Consolidation in the cloud computing sector has continued with Salesforce.com's $582m buy-out of collaborative office suite company Quip, which was founded barely three years ago.
The Quip acquisition will extend Salesforce's cloud services into territory hitherto dominated by Microsoft's Office 365 email and office offerings, as well as pitching Salesforce against Google Docs.
Quip's cloud service is intended to enable teams to work together on documents, including plans, spreadsheets, word processing, images and task lists. It also features chat channels, contextual chat, inline commenting, permissions and real-time updates, and has an offline mode enabling individuals to work away from network access. Customers include web tools company New Relic.
Salesforce invested in Quip as a startup and already had a substantial stake in the company, putting it in pole position to complete any acquisition should CEO Marc Benioff choose to swoop.
The company raised some $45m in venture funding with other investors, in addition to Marc Benioff and Salesforce Ventures, including venture capital groups Benchmark and Greylock, and individual investors Yuri Milner and Peter Fenton.
Quip co-founder and CEO Bret Taylor will remain at the helm of the company for the time being, although Quip's technology will almost certainly be integrated into Salesforce.com, and cross-sold to Salesforce's existing customers.
"Salesforce and Quip share the same philosophy about software: it should be in the cloud, built for the mobile era, and be inherently social," wrote Taylor and fellow co-founder Kevin Gibbs in a blog post.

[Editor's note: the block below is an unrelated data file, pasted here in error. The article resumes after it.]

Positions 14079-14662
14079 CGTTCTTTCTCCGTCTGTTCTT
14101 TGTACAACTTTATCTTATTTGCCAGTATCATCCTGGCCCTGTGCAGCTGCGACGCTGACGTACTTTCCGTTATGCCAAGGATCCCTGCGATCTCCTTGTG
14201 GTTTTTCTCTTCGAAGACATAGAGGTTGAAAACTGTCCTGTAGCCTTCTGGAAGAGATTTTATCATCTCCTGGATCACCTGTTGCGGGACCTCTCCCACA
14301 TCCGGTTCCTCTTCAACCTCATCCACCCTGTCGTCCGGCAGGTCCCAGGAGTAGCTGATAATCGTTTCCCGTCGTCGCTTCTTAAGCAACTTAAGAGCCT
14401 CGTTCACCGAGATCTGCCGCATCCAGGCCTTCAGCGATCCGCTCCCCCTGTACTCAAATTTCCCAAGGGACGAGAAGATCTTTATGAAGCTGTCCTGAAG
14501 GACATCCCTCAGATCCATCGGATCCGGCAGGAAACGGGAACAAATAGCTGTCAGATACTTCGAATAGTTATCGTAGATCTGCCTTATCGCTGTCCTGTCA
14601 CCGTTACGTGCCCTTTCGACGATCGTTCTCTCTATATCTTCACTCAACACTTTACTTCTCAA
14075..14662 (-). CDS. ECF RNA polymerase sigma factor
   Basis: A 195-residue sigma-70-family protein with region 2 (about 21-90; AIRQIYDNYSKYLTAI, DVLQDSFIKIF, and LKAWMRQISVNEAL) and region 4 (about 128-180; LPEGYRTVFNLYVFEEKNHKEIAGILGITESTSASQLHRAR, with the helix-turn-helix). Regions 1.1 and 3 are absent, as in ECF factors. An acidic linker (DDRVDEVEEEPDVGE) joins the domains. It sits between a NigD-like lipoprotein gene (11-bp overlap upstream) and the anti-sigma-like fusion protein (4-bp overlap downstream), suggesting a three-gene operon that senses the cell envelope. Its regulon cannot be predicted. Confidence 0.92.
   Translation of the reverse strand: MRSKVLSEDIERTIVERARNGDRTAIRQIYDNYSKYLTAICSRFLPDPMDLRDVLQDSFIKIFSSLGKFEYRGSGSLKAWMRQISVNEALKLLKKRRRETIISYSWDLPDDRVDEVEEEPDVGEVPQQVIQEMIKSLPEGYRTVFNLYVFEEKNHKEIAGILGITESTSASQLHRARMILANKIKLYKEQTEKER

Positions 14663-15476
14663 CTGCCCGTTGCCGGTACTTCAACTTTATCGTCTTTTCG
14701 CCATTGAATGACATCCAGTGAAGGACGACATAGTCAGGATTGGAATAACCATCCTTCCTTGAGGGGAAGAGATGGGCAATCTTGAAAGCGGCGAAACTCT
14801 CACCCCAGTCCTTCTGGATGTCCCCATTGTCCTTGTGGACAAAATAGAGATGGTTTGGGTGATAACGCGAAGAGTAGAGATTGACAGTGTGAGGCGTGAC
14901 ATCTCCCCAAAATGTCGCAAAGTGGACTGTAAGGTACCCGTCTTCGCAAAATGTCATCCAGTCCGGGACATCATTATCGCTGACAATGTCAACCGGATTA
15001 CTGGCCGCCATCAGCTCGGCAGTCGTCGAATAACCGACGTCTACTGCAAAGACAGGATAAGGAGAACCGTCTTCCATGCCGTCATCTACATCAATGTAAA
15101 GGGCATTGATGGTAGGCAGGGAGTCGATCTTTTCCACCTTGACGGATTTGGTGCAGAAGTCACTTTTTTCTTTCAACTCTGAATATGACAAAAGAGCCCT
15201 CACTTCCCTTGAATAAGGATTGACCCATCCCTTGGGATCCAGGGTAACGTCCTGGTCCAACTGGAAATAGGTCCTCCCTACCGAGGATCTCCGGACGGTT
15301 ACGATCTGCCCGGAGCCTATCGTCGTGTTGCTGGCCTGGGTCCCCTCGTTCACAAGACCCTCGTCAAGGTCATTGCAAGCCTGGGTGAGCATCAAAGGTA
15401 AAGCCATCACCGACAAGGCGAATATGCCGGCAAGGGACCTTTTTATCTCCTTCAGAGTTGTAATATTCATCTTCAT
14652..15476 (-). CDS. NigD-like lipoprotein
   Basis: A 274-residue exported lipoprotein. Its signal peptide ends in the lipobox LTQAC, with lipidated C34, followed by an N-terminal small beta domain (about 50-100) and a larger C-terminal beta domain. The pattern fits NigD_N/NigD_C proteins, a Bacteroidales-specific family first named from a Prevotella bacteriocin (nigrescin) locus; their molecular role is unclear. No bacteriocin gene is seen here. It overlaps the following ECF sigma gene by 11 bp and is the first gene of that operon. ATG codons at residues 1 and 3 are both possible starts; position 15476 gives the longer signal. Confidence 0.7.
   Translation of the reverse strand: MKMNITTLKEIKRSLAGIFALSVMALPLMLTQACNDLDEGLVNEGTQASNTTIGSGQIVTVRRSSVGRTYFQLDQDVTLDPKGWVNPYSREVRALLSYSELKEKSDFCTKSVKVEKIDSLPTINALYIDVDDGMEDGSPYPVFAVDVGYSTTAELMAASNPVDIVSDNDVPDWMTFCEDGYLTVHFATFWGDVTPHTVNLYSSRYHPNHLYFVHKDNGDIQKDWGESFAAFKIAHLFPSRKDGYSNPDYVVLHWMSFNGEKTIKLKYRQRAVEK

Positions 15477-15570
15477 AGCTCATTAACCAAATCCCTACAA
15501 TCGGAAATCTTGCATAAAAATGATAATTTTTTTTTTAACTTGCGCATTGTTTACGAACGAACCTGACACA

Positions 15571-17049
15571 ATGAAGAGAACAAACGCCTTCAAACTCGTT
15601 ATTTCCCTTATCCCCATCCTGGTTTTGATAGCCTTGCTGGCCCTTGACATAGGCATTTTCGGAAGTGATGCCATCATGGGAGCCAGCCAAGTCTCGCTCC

"Salesforce pioneered the shift to enterprise cloud computing, and Quip has been working since 2012 to reimagine a productivity platform for teams that allows them to be more connected, more collaborative and get more work done."
The acquisitions by cloud and software giants are rapidly reshaping both landscapes, with blocs emerging that look likely to dominate computing for the foreseeable future.
Taylor is a former Facebook chief technology officer and the co-creator of Google Maps and the Google Maps API, while Gibbs is one of the creators of Google Suggest and the Google App Engine.
Taylor joined Facebook in 2009 when FriendFeed, the company of which he was CEO, was acquired by Facebook for $50m. He left in 2012 to found Quip, which emerged from ‘stealth' mode in July 2013. Taylor was appointed to the board of directors of Twitter in July.
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